first_imgThe No. 1 USC men’s volleyball team has fought through this season with vigor and focus borne from years of being close, but not quite there.Leading the way · Senior setter Riley McKibben, who has more than 1,000 assists this season, was the first recruit to commit to USC in 2008. – Tim Tran | Daily Trojan In 2008, the Trojans dropped a hard-fought NCAA tournament play-in game. In 2009, they fell hard in a five-set heartbreaker to UC Irvine in the national championship game. And in 2010, after starting the season as the No. 1 team in the country, the Trojans were unceremoniously eliminated from the NCAA tournament in the first round.But in 2011, the Trojans have won the close matches and dominated others with skill and poise spearheaded by the team’s eight senior leaders.During the last four seasons, these seniors have amassed 72 victories, notched two preseason No. 1 rankings, won both the Mountain Pacific Sports Federation regular season and tournament crowns and earned a trip to the NCAA championship match.Frankly, they have revived USC volleyball.“We wouldn’t be here without them,” said USC coach Bill Ferguson. “They embody what USC is supposed to be and helped put USC volleyball back on the map.”When Ferguson was hired in 2007, he took over a team stuck in a slump that included four-straight 11th place finishes in the 12-team Mountain Pacific Sports Federation.The year of Ferguson’s arrival spelled the beginning of a revival for USC volleyball, however, as USC racked up the most victories since 2001 (12) and made an appearance in the MPSF playoffs.“We weren’t good athletically or academically [when I first arrived],” Ferguson said.Although he lacked collegiate head coaching experience, the young coach was confident he could help put USC volleyball back on the map.“I knew how to recruit, put a team together and get things going,” Ferguson said. “I always said that if there were a school that could revive themselves, it would be USC.”Ferguson had an ambitious goal: He wanted not only the best athletes, but also top students and leaders who could be successful in all aspects.After a successful first season, Ferguson brought the top-ranked recruiting class to USC in 2008, setting the stage for success.“It is with no exaggeration when I say that they took over the team and changed the face of the program once they arrived on campus,” Ferguson said. “All of them have been great leaders in their own way.”Setter Riley McKibbin, who has been the Trojans’ co-captain for three consecutive years, was the first to commit to Ferguson’s plan for USC volleyball and then helped the coach pull in the talent he needed.“Right away, [McKibbin] asked for [senior middle blocker Austin] Zahn and [senior opposite Murphy] Troy’s phone numbers and promised me that he would get them to come to USC too,” Ferguson said.Now, four years later, that recruiting class has carried USC, already atop the polls for most of the season, nearing an NCAA title.Troy, who has led USC in kills in each of the last three seasons, has been the Trojans’ co-captain for two years, and last week, received MPSF Player of the Year honors.Others, such as Zahn and outside hitter Tri Bourne, have proved to be steady, reliable contributors, fixtures in USC’s starting lineup.“There’s plenty of great volleyball players out there, but not a lot of great USC players,” Ferguson said. “All of these guys have and will be successful, and not just in volleyball.”With their first MPSF tournament victory against No. 8 UCLA last Saturday, these seniors are primed to make one final run at a national title with a simple mentality: Winning one day, one match, one practice and one play at a time.“They’ve done everything we’ve asked as well as I could’ve hoped,” Ferguson said. “Every time someone has taken a shot at them, they’ve responded. They’ve done great to this point, but we have much more to do.”last_img read more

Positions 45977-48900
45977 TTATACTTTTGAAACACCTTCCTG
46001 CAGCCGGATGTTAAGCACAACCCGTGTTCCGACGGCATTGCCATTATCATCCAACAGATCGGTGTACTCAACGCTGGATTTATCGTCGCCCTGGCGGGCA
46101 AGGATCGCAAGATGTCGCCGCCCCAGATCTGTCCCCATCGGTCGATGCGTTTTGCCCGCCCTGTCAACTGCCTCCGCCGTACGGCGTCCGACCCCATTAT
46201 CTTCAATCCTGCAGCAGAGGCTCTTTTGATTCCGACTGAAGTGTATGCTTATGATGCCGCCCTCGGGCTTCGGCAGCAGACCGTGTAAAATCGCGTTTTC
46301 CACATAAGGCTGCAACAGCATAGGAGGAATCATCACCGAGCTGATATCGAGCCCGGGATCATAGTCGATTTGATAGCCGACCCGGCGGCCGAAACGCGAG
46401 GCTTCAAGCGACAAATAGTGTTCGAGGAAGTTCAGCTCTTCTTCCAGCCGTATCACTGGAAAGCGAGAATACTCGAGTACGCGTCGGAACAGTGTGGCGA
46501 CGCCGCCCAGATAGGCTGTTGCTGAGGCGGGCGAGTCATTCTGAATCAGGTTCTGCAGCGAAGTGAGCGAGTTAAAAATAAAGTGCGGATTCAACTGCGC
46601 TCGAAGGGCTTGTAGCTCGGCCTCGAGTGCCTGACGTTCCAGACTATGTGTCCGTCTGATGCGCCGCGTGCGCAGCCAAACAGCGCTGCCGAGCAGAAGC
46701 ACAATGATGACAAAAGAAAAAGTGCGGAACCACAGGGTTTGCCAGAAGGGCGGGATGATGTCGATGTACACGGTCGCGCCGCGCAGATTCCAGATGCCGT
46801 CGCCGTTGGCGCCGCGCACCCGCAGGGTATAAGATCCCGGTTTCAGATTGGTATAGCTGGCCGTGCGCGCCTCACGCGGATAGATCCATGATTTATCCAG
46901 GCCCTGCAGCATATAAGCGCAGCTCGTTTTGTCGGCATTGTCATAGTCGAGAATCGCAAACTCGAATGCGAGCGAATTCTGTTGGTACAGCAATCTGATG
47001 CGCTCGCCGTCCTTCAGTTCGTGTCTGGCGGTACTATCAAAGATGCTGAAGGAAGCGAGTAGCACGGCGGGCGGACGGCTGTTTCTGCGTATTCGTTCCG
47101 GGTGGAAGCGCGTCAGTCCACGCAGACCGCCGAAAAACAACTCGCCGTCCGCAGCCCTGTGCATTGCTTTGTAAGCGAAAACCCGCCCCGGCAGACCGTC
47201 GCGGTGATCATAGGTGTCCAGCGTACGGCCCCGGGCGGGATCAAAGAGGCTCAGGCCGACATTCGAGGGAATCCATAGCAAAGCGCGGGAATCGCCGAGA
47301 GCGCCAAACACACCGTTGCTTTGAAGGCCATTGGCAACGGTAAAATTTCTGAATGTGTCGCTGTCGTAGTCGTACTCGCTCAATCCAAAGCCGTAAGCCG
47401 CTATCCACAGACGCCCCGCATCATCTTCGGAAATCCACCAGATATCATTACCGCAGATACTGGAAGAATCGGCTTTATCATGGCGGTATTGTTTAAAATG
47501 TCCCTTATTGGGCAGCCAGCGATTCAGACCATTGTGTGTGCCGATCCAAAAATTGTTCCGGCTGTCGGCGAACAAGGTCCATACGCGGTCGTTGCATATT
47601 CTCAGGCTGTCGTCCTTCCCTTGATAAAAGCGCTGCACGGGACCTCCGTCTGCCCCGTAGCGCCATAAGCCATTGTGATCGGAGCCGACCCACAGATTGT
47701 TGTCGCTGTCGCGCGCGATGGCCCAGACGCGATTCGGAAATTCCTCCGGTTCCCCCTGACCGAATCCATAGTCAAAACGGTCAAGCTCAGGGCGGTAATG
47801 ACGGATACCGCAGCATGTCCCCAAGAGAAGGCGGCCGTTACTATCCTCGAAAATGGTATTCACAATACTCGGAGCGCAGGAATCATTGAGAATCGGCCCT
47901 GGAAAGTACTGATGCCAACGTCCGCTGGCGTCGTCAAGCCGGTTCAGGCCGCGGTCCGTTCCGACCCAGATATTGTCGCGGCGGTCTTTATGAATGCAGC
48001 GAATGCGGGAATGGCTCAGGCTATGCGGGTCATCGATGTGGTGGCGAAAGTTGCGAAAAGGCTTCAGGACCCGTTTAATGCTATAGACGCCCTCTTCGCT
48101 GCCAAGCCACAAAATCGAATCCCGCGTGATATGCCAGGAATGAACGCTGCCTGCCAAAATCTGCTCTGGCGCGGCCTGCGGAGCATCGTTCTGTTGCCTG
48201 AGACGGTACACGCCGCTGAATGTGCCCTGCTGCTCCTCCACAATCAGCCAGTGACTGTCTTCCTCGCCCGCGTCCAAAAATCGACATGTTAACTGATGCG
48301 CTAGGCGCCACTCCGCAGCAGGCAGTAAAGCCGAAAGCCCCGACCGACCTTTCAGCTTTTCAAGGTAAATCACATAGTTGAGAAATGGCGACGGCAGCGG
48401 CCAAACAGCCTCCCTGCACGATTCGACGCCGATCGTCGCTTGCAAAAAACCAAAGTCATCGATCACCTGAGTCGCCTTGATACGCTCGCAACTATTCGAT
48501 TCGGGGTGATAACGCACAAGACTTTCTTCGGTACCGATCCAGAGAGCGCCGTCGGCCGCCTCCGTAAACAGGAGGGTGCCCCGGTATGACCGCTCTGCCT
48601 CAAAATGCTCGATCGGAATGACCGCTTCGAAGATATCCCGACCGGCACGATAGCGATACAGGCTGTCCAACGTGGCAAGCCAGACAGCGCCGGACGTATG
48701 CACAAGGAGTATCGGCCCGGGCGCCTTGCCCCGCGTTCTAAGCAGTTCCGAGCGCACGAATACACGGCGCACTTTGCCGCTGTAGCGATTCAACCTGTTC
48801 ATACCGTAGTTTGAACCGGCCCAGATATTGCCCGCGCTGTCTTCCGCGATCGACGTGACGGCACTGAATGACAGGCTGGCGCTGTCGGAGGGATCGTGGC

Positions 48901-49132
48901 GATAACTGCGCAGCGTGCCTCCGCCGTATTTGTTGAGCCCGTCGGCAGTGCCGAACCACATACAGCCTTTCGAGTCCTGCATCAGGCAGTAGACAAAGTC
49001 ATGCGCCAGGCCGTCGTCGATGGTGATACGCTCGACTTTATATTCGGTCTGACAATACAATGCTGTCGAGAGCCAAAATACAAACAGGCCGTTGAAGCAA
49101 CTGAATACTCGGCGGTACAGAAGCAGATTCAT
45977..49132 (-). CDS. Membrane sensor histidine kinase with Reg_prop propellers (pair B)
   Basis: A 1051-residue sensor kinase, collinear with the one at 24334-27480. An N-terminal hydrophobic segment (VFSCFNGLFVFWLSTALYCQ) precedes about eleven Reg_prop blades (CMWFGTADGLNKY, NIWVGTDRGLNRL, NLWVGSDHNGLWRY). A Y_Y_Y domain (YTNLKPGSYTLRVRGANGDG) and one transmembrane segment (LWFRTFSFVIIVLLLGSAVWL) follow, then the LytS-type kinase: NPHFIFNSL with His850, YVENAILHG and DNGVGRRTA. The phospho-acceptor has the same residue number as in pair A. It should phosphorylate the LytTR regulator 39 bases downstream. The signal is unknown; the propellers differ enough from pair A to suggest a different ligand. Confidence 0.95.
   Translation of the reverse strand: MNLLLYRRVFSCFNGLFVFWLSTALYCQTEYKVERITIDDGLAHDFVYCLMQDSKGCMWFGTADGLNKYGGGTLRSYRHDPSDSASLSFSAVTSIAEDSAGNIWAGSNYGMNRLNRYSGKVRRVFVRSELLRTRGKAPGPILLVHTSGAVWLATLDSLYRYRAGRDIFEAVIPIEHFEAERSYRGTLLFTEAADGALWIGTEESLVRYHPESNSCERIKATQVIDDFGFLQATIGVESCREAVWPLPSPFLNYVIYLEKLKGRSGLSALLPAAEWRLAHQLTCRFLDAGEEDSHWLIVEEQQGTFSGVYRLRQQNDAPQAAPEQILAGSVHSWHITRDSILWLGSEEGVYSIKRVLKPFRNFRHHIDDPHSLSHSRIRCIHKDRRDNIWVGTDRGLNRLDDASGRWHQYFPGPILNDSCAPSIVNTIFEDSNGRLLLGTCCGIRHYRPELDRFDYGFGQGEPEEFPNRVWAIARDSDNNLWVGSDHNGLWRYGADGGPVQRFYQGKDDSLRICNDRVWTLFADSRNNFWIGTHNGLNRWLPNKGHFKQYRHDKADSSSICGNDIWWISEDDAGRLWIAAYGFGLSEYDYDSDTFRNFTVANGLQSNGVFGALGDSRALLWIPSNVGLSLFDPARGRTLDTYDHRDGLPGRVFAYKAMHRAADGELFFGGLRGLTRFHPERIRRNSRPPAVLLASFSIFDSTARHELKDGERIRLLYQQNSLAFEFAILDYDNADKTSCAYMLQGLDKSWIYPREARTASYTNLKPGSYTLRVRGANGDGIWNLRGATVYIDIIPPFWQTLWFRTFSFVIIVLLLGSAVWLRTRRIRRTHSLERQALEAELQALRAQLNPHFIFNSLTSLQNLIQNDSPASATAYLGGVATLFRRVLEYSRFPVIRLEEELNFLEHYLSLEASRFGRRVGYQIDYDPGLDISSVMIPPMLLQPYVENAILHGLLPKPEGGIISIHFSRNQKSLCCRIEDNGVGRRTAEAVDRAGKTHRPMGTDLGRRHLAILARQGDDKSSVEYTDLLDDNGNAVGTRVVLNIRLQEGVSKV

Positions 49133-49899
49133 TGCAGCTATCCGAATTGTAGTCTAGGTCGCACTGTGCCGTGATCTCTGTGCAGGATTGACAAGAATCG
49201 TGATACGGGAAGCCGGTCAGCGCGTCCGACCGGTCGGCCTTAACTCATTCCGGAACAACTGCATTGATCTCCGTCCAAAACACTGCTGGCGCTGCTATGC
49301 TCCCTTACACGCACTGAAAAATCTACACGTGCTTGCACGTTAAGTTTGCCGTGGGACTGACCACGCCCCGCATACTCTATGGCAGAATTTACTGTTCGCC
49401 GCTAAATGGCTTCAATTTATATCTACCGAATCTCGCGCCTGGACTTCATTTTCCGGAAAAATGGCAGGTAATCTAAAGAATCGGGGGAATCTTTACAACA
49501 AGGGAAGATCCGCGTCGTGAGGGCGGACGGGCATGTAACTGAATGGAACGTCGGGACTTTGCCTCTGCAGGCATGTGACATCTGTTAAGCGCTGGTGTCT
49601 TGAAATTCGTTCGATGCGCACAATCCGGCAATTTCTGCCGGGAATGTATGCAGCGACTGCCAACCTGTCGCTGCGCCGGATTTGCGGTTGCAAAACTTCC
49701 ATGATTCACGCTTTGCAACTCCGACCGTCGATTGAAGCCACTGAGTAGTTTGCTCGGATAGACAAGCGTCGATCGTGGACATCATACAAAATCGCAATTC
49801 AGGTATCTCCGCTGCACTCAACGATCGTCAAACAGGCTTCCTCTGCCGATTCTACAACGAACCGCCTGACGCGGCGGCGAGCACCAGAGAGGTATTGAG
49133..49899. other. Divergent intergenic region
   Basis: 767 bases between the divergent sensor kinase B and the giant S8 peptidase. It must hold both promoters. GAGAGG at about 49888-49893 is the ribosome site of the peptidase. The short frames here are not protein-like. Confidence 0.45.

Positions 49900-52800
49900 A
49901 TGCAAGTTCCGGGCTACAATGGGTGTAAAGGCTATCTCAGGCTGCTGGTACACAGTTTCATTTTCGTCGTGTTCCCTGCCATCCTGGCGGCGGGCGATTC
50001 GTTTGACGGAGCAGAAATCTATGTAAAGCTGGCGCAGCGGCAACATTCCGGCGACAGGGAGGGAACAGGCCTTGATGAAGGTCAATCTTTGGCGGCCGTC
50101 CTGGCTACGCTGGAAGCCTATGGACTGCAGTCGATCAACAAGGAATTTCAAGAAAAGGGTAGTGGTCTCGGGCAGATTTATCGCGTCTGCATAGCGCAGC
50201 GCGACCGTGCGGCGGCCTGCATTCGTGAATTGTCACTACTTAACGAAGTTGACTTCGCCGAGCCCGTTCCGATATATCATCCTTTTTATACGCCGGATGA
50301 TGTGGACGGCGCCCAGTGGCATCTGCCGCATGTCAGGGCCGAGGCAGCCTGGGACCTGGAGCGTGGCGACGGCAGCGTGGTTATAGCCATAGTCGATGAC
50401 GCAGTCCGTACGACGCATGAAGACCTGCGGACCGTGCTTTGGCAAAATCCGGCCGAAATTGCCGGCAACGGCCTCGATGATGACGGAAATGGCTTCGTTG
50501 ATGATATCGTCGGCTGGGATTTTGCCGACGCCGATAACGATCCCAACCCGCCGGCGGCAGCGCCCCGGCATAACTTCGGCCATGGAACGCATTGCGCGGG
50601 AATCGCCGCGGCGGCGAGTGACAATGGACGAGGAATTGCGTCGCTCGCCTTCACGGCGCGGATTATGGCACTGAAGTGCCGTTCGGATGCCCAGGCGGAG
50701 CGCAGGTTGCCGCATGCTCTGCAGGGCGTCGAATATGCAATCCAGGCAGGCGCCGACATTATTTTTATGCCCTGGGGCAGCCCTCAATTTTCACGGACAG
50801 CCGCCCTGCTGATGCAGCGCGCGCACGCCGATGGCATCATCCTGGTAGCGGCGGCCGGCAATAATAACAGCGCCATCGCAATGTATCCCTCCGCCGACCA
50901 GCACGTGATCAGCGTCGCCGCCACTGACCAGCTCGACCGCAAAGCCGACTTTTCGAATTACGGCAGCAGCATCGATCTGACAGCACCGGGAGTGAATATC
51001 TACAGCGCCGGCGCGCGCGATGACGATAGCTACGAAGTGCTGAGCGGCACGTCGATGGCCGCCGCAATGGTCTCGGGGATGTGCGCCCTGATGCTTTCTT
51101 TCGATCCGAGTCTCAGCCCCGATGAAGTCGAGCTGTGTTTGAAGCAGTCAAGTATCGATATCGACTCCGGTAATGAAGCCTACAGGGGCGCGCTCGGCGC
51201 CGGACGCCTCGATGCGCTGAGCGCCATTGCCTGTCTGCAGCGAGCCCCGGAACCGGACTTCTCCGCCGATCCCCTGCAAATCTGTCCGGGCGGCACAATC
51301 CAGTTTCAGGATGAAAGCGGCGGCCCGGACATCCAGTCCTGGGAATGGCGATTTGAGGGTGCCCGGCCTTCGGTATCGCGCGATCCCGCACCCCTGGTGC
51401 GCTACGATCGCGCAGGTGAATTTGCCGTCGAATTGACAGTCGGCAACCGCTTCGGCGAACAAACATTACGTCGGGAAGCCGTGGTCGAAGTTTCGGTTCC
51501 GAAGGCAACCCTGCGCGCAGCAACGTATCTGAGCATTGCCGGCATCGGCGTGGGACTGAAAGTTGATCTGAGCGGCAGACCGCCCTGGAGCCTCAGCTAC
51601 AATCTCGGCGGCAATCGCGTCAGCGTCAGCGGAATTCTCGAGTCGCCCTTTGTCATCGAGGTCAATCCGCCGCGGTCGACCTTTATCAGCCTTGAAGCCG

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ZENITH BANK/DELTA PRINCIPALS’ CUP: Q’finalists Emerge, Battle for Semis Ticket…

first_imgAfter five days of intense battle in the zonal elimination series with 26 qualifiers competing for honours in eight zones and 10 centres, the quarterfinalists for the 2019 Delta State Principals’ Cup emerged at the weekend.The Principals’ Cup football competition is a developmental tournament sponsored by Zenith Bank after the partnership agreement with the Governor Ifeanyi Okowa administration. The partnership revived the event only two years ago after being in limbo for over 27 years.The quarterfinalists schools include; Comprehensive Secondary School, Owa Model Secondary School, Boys Secondary School, Orhuwhorun Secondary School, Obule Integrated Secondary School, Sapele , Solid Rock Foundation School, Uwheru Government School and  Ekpan Secondary School. The quarterfinals will be decided today in four different centres and according to the pairing released by the organizing team, Comprehensive Secondary School and Owa Model Secondary School will clash at the Kwale Township Stadium while Boys Secondary School will tango with Orhuwhorun Secondary School at the Oleh Township Stadium.At the Warri Township Stadium, Obule Integrated School and Solid Rock Secondary School will compete for honours just as Otujeremi Township Stadium will host the last pairings between Uwheru Government School and Ekpan Secondary School.Head of the organizing team, Tony Pemu, said all matches would start simultaneously at 2pm at the four centres.Pemu said: “We are all set for the quarterfinals and we are excited that the standard is getting higher everyday. The dates and venues for the semis and final games will be determined soon after the meeting of the Main Organising Committee for the competition.“The joy we derive so far is the way the event has been growing with every edition. Delta State Government and the sponsors, Zenith Bank, have been wonderful.”The Group Managing Director of Zenith Bank, Peter Amangbo, has stressed that the outfit was proud of the competition.“We are happy that this competition is an avenue for some youths to emerge and start their career to be good professionals for themselves and the country in future,” Amangbo said.Share this:FacebookRedditTwitterPrintPinterestEmailWhatsAppSkypeLinkedInTumblrPocketTelegram Ifeanyi Okowalast_img read more